Breast calcifications are calcium deposits that appear as white dots on a mammogram. They can vary in type (i.e., size), pattern, and arrangement, and the significance of each of these can vary considerably. While many people associate calcifications with breast cancer, there are a number of other potential causes, ranging from benign breast conditions such as fibroadenomas to conditions unrelated to the breast.
Historically, the primary role of detecting breast calcifications has been the early diagnosis of breast cancer. But recent research suggests that calcifications may also be a marker for underlying cardiovascular disease. (Calcifications in the arteries can travel through the breast.)
A lot of other things can lead to breast calcifications, too. It helps to know the characteristics of calcifications and how they may determine the meaning of any changes on your mammogram.
Breast calcifications are a very common finding on mammograms. In fact, half of all women over the age of 50 will have some type of calcification show up.
There are two types of breast calcifications, and they often mean very different things. Instead of using the following terms, your doctor may simply call them large or small.
Macrocalcifications are large bits of calcium deposits found on a mammogram. They may be due to natural changes in a woman’s breast, like hardening of her breast arteries. Macrocalcifications may also represent areas of inflammation from an old injury or breast trauma.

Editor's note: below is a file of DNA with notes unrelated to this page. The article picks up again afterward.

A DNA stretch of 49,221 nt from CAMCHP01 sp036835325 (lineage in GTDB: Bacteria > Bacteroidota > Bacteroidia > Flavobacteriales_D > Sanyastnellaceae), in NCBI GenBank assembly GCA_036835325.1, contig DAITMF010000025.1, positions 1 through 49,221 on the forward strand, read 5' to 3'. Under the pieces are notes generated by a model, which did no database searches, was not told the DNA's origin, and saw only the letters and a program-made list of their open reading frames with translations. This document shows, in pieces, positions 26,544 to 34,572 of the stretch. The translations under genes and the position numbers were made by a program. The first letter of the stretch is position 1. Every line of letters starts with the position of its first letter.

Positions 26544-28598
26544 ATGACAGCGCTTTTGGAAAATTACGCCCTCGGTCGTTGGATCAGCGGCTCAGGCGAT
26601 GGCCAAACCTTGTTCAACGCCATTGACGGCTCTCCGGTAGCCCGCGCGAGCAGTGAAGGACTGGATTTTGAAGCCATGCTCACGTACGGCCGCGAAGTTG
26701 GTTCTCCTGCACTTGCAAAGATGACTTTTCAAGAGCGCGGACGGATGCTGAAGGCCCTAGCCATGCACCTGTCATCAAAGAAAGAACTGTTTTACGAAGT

Macrocalcifications are not usually linked to breast cancer and are more common in women 50 and older.
Microcalcifications are tiny bits of calcium deposits that may be an early sign of breast cancer, although they aren’t always.
Pattern and Shape
The pattern and shape of microcalcifications are often different depending on whether the finding is benign (non-cancerous) or malignant (cancerous). For example, calcifications described as eggshell, rim-like, popcorn-like, railroad tracks, coarse, or arranged in a loose cluster typically are benign. A high volume of calcifications that don’t follow ducts is also a sign that they’re not cancerous.
Calcifications that are irregular in size or shape, such as spiculated (spiky) calcifications, may be suspicious. Changes such as linear rod-like or branching calcifications are commonly seen in breast cancer. Calcifications arranged in a tight cluster also raise concerns about cancer.
Calcifications That Are Likely Not Cancerous
Rim-like, popcorn-like, coarse
Railroad track pattern
Don’t follow ducts
Loose cluster arrangement
Calcifications That Are Possibly Cancerous
Irregular size or shape
Tight cluster arrangement
Benign (Non-Cancerous) Causes
Many different things can cause breast calcifications, both those that are benign and those that suggest malignancy. Some of the benign causes include:
- Scar tissue related to old breast injuries (dystrophic changes), leftover from prior breast cancer surgery (fat necrosis), injuries or trauma to the breast, or simply due to the natural wear and tear of the breasts
- Mastitis or inflammation caused by a breast infection
- Calcium collected inside a dilated milk duct
- Calcium mixed with fluid in a benign breast cyst
- Radiation treatment for breast cancer
- Calcification in the arteries within your breast